"Hello. I'm finishing my bagel," Johnson says, starting the call. "Is everyone there?"
With an upbeat, friendly tone, he explains that this is the first of many weekly staff meetings, and that he hopes each one after will be on a Monday. He chats briefly about an upcoming dinner with members of Turner's people that the whole Zite team will be in San Francisco for, and then he says to the people in Vancouver that he's sorry for a recent payroll problem likely caused by a snafu at Turner. "I want to apologize profusely," he says. "You will be getting checks this week."
Another topic is office space. Now part of a big organization, it no longer seems appropriate for Zite to be hidden away in an anonymous co-working environment that it shares with about 30 other small outfits. And in fact Turner is pushing for the startup to relocate. What's not clear is whether the company will be moving into existing Turner offices, or if it will get its own space somewhere. But Johnson says he's "not a big fan" of that idea. "I would like to be separate."
A big facet of the acquisition by CNN is that Zite is being given a lot of autonomy. That's reflected in part by the fact that Johnson is not only keeping the title of CEO, but "KC Estenson, my new boss, was insistent that I keep my CEO title," Johnson tells me. "He wants Zite to exercise our independence and felt that maintaining my title as CEO--as opposed to 'GM of the Zite division' or something else--would be an important external signal."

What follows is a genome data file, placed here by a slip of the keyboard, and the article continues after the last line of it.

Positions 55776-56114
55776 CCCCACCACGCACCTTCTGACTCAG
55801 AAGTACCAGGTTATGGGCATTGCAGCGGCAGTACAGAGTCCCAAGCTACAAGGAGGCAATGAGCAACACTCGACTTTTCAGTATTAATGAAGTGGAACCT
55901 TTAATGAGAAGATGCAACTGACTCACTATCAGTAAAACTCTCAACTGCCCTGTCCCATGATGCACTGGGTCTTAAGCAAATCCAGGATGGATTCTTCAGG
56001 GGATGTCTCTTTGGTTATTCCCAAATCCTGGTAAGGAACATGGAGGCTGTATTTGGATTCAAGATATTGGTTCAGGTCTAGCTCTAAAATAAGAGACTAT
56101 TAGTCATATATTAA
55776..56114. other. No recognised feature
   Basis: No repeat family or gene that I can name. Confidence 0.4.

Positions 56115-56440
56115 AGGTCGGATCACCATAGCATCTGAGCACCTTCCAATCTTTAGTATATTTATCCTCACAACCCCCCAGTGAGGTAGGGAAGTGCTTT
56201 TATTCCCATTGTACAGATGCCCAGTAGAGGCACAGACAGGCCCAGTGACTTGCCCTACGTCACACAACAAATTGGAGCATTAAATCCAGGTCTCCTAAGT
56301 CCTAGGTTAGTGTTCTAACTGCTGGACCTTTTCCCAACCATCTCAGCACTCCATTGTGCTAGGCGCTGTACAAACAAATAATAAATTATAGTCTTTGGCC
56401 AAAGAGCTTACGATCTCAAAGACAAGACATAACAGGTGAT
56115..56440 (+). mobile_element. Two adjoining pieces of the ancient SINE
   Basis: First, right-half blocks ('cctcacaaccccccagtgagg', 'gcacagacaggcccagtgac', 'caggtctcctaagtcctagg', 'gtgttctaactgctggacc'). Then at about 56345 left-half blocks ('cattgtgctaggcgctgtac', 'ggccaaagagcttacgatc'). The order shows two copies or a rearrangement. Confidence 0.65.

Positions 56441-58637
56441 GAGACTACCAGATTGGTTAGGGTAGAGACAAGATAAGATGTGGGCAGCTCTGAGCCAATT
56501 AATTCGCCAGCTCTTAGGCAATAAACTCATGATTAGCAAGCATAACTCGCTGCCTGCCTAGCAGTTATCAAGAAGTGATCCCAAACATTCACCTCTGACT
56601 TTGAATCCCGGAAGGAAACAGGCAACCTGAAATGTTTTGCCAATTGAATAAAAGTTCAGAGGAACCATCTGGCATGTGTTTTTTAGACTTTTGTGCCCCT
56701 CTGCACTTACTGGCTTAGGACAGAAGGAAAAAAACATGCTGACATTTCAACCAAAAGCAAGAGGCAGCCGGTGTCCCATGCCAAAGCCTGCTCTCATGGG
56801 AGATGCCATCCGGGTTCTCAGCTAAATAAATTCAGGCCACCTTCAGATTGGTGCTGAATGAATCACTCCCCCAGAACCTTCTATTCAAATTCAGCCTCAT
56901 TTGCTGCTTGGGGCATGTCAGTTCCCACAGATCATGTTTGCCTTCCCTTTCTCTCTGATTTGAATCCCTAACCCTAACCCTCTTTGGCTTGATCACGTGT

iPhone up next
Back on the call, Johnson is talking about key focus areas. First, he says, is recruiting. He says he knows that without more coders, Zite can't advance its product. And without doing that, they can't make the kinds of announcements that have several times brought the company loads of new users.
So far, Zite is only available for the iPad. But Johnson reminds the team--and later tells me it's OK to write--that the next device Zite will be on is the iPhone, and he wonders how quickly users of Apple's smart phone will adopt it. "I have a theory," he says. "iPhone downloads will [match] iPads within eight weeks of launch. We need an office pool on when those dates cross."
Finally, he talks about some of the business deals he's considering. Zite has always been ad-free, but he discusses a few potential partnerships under which Zite's presentation of news stories might include some partner-specific channels. But he also gives a nod to how important it is to do such things properly. These are "not just business problems," he says. "They're product problems: How to present [the channels] in the product."